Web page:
So Partners began building out "service calls" that allow various clinical applications to display the home monitoring data. "The most meaningful applications [for this remote monitoring data] was our electronic health record and patient portal," he says.

Recently, Partners completed a project that enables data from the remote monitoring database to show up as a flow-sheet in the EHR, he says.

"We've provided a clinical case and a business case that we can [use] this tool to succeed in a world of care management," he says. That business case is becoming increasingly important under healthcare reform, including new accountable care organizations for which reimbursement is based on successful care coordination and better patient outcomes.

Securing Data

Partners HealthCare and the device makers have taken several steps to secure the data, Kvedar says.

For starters, each device is individually mapped to patients before they get it. This involves pairing the serial number of the device with the medical record number of the patient, so that the readings from the monitoring are integrated into the correct patient record.

Typically, the data that's generated by the devices - whether it's a blood pressure cuff, weight scale, glucose meter or other instrument - is sent via a cellular end-to-end network to a hub server of the medical device maker. Data feeds are then transmitted to Partners' remote monitoring database behind its firewall, which currently stores 1.2 million vital signs from thousands of patients. The readings in the database are now viewable via clinical applications, including Partner's EHR, as well as the patient portal.

All the data transmissions are encrypted using secure transport, says Robert Havasy, a project specialist and operations manager at Partner's Center for Connected Health. "We have used a variety of protocols and methods for the WAN link over the years, not just SSL," he says. "In the past, we have received data via dedicated VPN connections using IPSec or L2TP/IPSec, and even as SMTP e-mail with payloads, or attachments encrypted via private keys."

Having the remote monitoring data protected behind Partner's firewall boosts security and provides more opportunities to allow more clinicians to securely access the data for use with other applications, Kvedar says.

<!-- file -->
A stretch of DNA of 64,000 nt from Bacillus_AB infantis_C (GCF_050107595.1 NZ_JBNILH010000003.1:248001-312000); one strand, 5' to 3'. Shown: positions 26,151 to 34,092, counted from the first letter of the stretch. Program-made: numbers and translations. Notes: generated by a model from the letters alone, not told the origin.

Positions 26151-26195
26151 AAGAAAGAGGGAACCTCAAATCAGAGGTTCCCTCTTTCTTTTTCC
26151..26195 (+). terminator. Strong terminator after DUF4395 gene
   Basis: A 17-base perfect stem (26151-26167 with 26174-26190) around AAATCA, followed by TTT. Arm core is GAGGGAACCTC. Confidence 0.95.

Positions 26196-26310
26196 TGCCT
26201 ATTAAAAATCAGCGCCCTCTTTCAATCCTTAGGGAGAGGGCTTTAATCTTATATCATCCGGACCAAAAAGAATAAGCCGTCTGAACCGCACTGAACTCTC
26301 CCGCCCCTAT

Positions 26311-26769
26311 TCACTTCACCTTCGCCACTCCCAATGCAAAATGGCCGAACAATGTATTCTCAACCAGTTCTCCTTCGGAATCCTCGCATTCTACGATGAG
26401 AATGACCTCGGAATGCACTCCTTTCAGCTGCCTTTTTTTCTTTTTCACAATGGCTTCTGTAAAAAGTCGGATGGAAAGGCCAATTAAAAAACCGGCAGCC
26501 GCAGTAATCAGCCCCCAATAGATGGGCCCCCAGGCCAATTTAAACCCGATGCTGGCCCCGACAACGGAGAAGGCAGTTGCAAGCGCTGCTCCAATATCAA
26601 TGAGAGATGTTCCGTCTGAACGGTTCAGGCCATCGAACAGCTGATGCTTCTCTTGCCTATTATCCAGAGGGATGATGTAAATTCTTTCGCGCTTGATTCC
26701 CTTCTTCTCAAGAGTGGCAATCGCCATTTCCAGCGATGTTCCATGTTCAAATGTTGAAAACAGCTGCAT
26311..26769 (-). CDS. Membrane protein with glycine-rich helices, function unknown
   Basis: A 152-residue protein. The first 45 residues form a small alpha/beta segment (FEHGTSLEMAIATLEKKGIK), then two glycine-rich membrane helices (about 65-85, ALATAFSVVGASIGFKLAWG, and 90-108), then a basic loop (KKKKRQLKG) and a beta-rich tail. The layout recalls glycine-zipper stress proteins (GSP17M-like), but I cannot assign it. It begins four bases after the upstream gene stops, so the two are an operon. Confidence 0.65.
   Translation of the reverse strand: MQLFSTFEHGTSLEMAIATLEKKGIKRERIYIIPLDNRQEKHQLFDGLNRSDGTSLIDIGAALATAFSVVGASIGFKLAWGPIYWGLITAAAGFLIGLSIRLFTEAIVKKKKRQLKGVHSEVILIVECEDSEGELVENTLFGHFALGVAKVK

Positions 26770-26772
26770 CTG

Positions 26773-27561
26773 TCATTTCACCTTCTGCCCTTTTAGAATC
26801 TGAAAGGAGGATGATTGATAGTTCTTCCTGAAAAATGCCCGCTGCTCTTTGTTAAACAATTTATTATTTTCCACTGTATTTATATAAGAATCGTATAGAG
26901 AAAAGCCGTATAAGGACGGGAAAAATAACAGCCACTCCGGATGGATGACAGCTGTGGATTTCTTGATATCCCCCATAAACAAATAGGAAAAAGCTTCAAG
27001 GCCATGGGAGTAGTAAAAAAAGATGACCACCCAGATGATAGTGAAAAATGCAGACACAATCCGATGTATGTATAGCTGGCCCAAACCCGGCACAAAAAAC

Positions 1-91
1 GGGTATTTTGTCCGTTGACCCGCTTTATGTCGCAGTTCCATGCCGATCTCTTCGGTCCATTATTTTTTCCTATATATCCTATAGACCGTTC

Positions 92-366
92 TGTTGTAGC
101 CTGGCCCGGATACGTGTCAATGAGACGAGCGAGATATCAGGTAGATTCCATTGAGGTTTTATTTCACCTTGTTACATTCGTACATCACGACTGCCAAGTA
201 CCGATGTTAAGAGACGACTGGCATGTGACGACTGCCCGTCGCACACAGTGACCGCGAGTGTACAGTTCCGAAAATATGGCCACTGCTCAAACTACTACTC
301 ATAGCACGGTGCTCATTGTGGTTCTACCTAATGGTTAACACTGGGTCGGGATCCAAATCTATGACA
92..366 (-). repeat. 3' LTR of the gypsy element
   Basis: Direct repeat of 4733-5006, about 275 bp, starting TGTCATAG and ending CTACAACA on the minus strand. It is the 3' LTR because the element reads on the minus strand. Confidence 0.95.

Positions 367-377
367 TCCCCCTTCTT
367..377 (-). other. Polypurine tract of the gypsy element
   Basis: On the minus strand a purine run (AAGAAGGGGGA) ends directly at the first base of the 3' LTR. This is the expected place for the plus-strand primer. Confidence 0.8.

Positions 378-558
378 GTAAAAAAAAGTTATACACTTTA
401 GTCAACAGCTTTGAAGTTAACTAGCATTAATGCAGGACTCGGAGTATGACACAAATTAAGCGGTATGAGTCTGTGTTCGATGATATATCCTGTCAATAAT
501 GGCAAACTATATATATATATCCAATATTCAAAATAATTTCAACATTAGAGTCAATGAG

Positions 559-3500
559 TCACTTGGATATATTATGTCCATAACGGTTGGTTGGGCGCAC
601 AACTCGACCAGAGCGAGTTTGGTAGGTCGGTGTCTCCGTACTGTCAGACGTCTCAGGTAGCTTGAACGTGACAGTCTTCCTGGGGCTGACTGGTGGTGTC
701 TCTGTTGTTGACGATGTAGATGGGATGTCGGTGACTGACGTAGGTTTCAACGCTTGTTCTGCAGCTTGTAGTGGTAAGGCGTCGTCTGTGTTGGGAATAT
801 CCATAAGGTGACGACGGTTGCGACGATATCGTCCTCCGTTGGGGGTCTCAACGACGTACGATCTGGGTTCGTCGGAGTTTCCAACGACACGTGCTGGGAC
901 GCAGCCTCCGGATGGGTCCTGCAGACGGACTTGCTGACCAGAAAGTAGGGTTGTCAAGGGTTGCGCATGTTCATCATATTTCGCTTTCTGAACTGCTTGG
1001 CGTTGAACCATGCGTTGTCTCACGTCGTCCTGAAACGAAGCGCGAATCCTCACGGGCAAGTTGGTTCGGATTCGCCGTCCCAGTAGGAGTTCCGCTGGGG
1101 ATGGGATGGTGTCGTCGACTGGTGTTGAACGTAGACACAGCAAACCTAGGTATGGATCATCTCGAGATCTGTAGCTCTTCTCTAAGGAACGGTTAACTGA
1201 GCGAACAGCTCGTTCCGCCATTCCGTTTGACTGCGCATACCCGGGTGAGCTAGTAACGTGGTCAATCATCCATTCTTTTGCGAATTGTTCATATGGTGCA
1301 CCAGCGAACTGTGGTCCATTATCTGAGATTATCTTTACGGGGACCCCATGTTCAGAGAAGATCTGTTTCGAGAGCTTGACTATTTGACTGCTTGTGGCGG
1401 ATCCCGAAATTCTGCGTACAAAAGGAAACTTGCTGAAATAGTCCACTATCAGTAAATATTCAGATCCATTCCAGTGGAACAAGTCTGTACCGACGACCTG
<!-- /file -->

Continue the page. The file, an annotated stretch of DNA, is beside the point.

Medical device vendors are responsible for addressing malware if any issues are discovered, Kvedar says. Typically, sensors, such as blood pressure cuffs and weight scales, do not need upgrades, but when they do, such firmware upgrades are handled by the vendors, he says.

For certain "hub devices," such as the HealthPal remote monitoring offering of MedApps, which was recently acquired by Alere, and Qualcomm's 2Net hub, "we can apply patches ... according to manufacturers specification, via the cellular network," Kvedar says.

If a physician or other clinician discovers a patient reading that's cause for concern, they can intervene by communicating with the patient over a secure patient portal, "or in most cases, they pick up the phone," he says.

Patients can also view their readings securely through the portal, he says. "They can read the sensors when they take the readings, but [via the portal] the data is trended for them," he says. "This gives them some sense of how their lifestyles affect their health. It keeps their health top of mind."


About the Author

Marianne Kolbasuk McGee

Marianne Kolbasuk McGee

Executive Editor, HealthcareInfoSecurity

McGee is executive editor of Information Security Media Group's HealthcareInfoSecurity.com media site. She has about 30 years of IT journalism experience, with a focus on healthcare information technology issues for more than 15 years. Before joining ISMG in 2012, she was a reporter at InformationWeek magazine and news site, and played a lead role in the launch of InformationWeek's healthcare IT media site.